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An Idiotic Act: On the non-example of Antigone

The Letter, Issue 34, Summer 2005, Pages 1 - 28


Calum Neill

Antigone, Medea, Selma Jezkova, Mary Kay Letourneau, Andrea Yates... Zizek has over the years utilised a number of characters, both fictional and existent, and usually female, to illustrate various aspects of his Lacanian-derived conception of ethics. The contexts in which these characters are to be located and the actions they engage in determine them, for Zizek, as suitable ethical examples. This article will focus on one such example, perhaps the most obvious: Antigone.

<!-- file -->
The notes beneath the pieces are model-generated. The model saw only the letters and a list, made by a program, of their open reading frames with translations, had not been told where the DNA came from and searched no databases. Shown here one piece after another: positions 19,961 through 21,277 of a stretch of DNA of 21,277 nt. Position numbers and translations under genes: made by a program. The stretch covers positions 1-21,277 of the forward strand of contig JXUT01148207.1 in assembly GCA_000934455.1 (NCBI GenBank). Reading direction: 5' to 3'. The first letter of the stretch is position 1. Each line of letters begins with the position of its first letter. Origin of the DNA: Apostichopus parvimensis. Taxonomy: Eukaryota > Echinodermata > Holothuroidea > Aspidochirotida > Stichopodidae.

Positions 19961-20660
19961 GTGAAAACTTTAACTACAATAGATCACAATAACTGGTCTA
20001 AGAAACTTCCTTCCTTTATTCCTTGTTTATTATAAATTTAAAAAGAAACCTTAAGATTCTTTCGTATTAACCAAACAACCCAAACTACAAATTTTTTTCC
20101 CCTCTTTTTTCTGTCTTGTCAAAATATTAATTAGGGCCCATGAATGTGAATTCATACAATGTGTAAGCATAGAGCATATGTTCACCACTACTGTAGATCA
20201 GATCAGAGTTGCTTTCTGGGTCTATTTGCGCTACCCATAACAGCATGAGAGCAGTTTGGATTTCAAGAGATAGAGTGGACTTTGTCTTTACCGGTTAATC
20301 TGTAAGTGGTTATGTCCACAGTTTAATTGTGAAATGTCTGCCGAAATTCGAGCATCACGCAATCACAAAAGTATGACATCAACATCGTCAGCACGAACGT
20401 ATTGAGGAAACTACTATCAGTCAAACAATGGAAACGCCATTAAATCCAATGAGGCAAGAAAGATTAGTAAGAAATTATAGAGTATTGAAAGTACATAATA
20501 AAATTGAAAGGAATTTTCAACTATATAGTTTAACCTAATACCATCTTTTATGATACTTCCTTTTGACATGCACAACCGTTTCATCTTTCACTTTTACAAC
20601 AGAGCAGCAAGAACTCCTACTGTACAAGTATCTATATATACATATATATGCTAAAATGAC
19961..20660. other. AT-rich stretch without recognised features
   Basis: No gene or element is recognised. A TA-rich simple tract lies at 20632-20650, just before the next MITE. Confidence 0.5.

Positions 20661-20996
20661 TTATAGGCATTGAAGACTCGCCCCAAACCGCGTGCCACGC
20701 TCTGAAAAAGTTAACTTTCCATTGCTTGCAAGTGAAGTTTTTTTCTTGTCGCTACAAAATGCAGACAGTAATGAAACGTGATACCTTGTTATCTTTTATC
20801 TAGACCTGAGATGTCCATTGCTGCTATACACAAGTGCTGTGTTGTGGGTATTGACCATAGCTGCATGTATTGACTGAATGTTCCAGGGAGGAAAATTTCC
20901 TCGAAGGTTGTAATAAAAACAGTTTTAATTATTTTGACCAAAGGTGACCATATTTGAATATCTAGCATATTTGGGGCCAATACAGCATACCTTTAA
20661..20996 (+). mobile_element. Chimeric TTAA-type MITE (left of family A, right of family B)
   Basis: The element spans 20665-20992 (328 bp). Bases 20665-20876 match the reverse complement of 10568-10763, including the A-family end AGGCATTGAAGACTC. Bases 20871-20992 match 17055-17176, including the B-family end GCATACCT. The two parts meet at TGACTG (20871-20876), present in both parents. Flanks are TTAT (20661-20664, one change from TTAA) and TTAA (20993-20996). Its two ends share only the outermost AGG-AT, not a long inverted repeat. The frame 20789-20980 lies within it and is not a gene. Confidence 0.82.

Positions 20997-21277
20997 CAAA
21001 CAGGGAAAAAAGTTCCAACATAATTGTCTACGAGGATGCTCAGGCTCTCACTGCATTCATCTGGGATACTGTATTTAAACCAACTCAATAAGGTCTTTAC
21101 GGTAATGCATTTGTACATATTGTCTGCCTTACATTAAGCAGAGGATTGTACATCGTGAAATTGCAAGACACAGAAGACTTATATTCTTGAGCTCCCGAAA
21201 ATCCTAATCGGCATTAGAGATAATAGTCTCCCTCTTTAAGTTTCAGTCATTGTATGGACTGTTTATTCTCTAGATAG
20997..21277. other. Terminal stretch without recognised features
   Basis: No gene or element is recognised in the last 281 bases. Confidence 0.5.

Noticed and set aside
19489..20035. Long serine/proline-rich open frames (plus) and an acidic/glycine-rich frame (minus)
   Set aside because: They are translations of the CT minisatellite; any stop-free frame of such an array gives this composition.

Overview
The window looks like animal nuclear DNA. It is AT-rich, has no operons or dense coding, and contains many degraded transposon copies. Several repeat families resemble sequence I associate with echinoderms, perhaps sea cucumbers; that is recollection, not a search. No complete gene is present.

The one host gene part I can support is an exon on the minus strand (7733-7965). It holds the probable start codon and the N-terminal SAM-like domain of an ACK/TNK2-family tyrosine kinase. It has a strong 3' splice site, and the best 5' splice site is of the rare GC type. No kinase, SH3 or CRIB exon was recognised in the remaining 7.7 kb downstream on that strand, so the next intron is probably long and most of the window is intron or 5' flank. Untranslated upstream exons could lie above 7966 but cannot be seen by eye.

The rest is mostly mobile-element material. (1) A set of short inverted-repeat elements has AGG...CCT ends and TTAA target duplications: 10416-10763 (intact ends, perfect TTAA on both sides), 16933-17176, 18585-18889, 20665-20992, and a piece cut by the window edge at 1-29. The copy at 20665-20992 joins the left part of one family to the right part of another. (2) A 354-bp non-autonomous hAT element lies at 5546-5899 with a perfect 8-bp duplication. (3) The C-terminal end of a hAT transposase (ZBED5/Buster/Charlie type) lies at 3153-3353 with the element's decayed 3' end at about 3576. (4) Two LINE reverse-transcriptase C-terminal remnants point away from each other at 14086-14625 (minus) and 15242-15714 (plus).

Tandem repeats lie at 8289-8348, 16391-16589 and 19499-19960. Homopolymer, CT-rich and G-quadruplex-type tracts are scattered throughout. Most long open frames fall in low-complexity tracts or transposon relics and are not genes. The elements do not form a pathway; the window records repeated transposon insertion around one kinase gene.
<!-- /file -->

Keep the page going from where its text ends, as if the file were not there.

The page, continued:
For Zizek, the crucial aspect of both Sophocles' Antigone, the play, and Antigone, the character within the play, lies in what he, following Lacan,[1] terms her 'act'.[2] The term 'act', in Lacanian theory, is differentiated from the sense of "mere behaviour"[3] by the location and persistence of desire. This is to say that the act is necessarily a subjective undertaking and that it can be understood to be coterminous with the assumption of subjectivity and the responsibility entailed in such an assumption, the Freudian Wo Es war, soil Ich werden. Where behaviour would describe the response to needs, for example, the act is defined by the impetus of desire. Desire makes the subject act and as such the weight of responsibility for the act committed lies with the subject. Desire cannot be treated as a given which would determine the subject's act without the subject's volition. The very subjectivity which would be taken to act cannot be described without the manifestation of desire which would allow its constitution. But such desire must always be particular to the subject; it is the subject's desire. The act would be the moment of subjective assumption in which the desire which is in one is manifest and thus brought into existence. The act in this sense should be understood to be coterminous with the emergence of desire; the act is desire made manifest. It is in this sense that the Lacanian act is always, necessarily, idiotic, in the etymological sense, wherein idios would designate 'one's own'.

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